At the end of June 2011, just before Christine Lagarde was appointed by the International Monetary Fund as its Managing Director, I and my Mediapart colleague Laurent Mauduit sent The New York Times an opinion piece we had jointly written on why her candidature should be rejected.
On the recommendation of my colleague and friend Susan Chira, NYT foreign news editor, the editor of the paper's Opinions pages had agreed to consider it for publication. However, as events transpired we were caught by surprise by the rapidity of the decision to appoint Lagarde. The piece was never published.
On August 4th, France's Court of Justice of the Republic announced it was to investigate Lagarde for suspected 'aiding and abetting falsification' and 'misappropriation of public funds' in her handling of a huge compensation payout awarded to controversial French businessman Bernard Tapie while she was finance minister. In the light of that decision, and for the record, here is the full version of what Laurent Mauduit and I had to tell in that opinion piece in June:
Why Christine Lagarde should not become the next IMF managing director
More than a week ago, Christine Lagarde went to say goodbye to her staff at the French Ministry of Finance. As if her selection as the next IMF managing director was a ‘cause entendue', a done deal. That was before she completed a worldwide road show or met with the executive directors of the Fund who are now expected to rubberstamp a decision taken in capital cities. Typical French arrogance, one might think. We, as senior French independent journalists, wish to demonstrate why Miss Lagarde is professionally unqualified and morally unfit to take the helm at an institution expected to play such a key role at a critical juncture for the world economy.
If elected in the coming days, Christine Lagarde would become the fourth European politician in a row to run the IMF when none of her three predecessors completed his term, the last one, Dominique Strauss-Kahn, ending it in the spectacular fashion we all know about. So much for the commitment to the institution. And even though ‘DSK' himself, after being appointed in 2007, pledged to emerging countries he would be the last to claim the job by force of a feudalistic but unwritten rule excluding any ‘non-European' candidate.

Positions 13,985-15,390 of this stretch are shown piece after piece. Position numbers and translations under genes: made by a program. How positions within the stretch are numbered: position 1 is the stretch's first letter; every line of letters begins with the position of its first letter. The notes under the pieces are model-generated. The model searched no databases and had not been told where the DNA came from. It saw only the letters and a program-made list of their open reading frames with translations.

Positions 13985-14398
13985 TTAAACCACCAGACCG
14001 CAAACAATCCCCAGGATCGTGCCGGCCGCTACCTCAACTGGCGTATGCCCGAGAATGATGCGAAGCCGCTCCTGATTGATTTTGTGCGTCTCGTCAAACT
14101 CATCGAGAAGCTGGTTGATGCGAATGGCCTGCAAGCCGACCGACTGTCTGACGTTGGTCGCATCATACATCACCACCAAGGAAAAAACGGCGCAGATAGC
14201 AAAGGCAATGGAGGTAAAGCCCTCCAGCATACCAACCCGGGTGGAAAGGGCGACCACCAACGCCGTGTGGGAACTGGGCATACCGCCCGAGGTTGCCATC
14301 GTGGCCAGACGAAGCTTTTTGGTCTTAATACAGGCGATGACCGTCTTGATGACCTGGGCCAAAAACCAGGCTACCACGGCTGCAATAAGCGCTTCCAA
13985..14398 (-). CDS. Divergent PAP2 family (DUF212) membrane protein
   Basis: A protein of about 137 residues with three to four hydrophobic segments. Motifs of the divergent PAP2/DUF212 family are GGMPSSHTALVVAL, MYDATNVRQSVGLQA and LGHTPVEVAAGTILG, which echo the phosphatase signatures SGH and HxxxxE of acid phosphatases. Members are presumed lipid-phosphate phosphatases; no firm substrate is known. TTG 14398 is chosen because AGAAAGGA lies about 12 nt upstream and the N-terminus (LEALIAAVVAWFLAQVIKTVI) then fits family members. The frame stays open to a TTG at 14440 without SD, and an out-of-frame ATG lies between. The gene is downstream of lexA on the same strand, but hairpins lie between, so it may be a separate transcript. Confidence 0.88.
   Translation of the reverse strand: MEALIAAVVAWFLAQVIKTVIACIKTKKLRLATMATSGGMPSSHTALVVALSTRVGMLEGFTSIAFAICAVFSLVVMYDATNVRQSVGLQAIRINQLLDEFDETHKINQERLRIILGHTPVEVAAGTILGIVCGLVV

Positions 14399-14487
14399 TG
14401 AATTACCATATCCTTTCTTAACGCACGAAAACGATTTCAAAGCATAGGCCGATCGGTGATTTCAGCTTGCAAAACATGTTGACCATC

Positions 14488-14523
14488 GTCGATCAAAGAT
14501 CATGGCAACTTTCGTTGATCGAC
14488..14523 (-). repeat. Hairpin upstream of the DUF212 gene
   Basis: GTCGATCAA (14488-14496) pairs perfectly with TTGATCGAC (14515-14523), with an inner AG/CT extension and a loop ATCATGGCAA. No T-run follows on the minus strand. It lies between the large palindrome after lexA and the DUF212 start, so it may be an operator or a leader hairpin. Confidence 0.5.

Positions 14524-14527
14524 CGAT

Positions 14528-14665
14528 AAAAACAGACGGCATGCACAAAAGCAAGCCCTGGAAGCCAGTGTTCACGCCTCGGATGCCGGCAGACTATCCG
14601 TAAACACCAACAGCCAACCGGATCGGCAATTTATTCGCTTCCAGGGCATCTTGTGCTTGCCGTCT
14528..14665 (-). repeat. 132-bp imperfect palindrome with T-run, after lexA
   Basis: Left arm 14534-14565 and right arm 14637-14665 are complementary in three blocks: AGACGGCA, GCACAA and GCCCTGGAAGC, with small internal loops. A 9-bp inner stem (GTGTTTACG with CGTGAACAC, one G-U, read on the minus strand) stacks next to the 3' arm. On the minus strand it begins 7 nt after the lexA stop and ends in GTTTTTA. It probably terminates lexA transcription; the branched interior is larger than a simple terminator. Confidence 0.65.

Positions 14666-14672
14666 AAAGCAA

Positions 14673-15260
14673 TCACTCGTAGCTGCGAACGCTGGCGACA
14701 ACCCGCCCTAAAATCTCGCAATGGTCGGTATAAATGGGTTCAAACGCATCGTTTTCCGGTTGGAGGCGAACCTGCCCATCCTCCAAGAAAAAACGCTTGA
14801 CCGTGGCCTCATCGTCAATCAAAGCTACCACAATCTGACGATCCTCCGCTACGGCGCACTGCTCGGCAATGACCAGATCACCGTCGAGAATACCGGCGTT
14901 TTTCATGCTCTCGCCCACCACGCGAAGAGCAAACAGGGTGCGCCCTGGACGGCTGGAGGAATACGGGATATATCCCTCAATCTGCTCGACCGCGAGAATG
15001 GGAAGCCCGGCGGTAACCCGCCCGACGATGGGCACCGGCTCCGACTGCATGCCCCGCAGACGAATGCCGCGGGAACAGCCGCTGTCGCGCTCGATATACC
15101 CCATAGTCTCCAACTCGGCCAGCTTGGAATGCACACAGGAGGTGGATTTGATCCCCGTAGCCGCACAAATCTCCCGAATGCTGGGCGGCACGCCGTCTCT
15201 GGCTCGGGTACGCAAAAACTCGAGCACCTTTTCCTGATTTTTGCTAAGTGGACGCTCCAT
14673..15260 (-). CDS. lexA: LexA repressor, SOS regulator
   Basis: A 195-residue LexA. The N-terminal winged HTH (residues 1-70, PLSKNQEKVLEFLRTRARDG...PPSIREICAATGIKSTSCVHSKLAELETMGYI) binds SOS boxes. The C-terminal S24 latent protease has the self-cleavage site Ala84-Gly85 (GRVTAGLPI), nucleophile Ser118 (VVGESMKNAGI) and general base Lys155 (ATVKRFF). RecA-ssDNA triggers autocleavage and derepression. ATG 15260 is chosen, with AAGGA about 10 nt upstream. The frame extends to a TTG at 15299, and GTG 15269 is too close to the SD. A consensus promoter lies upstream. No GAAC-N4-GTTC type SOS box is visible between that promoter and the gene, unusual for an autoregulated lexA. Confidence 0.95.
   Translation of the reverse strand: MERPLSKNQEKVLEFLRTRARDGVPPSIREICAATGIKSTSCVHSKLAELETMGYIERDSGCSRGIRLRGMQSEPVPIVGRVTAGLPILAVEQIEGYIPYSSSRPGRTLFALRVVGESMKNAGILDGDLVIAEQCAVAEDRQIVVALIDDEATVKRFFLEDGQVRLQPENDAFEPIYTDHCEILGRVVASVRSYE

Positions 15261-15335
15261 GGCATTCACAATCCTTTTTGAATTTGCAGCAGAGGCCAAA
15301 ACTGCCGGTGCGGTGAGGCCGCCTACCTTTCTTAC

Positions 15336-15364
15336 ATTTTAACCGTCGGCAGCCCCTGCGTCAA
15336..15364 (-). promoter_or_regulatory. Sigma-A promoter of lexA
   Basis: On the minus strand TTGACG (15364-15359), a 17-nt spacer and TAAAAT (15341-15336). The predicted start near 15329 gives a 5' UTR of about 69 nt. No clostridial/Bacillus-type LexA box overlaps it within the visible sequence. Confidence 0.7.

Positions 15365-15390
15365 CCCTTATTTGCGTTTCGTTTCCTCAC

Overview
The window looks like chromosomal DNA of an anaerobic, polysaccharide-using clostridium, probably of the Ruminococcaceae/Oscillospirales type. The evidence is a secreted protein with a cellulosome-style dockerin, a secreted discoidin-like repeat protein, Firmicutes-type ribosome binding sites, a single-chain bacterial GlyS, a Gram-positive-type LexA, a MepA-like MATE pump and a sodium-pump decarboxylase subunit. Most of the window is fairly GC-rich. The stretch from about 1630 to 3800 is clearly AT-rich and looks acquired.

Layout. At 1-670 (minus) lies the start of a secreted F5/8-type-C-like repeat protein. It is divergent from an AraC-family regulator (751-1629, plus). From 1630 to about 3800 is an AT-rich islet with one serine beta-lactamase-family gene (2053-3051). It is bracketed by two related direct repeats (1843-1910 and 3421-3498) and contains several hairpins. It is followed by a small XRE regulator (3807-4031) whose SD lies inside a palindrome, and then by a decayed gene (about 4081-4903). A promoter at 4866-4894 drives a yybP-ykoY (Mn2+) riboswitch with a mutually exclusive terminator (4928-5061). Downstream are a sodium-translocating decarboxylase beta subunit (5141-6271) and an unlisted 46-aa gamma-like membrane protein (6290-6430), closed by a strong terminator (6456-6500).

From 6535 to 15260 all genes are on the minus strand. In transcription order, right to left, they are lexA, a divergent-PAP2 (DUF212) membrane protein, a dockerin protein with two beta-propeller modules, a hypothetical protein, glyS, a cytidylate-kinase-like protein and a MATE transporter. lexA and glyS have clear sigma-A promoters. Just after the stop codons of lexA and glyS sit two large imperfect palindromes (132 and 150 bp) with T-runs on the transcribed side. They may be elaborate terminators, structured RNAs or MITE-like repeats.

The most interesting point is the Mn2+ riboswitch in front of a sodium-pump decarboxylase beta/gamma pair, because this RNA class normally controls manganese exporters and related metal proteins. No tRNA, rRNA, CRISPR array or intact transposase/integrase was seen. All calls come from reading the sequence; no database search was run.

A lawyer trained in labor-related issues, Miss Lagarde does not exhibit the academic or professional background required from a leader who will have to make tough calls on complex economic and financial policy decisions. As demonstrated by her opening statement to the executive board on June 23rd, her grasp of the various challenges the IMF is facing appears to be vague and superficial. The difference with the vision outlined by her only opponent, Banco de Mexico's governor Agustin Carstens, is striking. It would have been even clearer if some outstanding candidates were allowed or encouraged to run. Most didn't in part because Old Europe preempted the job allocation. Why bother to compete when the game appears to be fixed?
What about her experience as French finance minister for the past four years? Well, under Nicolas Sarkozy's ‘hyper-presidency' there is no such thing as a finance minister. All major (and a lot of minor) decisions on a vast range of issues, from financial regulation to tax reform and key appointments, are being prepared by a team of close advisers and ‘friends', inside or outside the Elysée Palace, and decided upon by the president. Besides, money is not run anymore from Paris but by the ECB in Frankfurt, and the budgetary policy is the reserve of another cabinet member.
Where Miss Lagarde should have been able to prove herself was the running of the eurozone since the gobal financial crisis has been pushing this unique experiment into rough and unchartered waters. Unfortunately, all she appears to be is a prominent member of a team who mismanaged the sovereign debt crisis In Greece and amongst other peripheral euroland members to a point where it is now endangering the global economic recovery and threatening a fragile financial stability. This a track record the IMF can do without.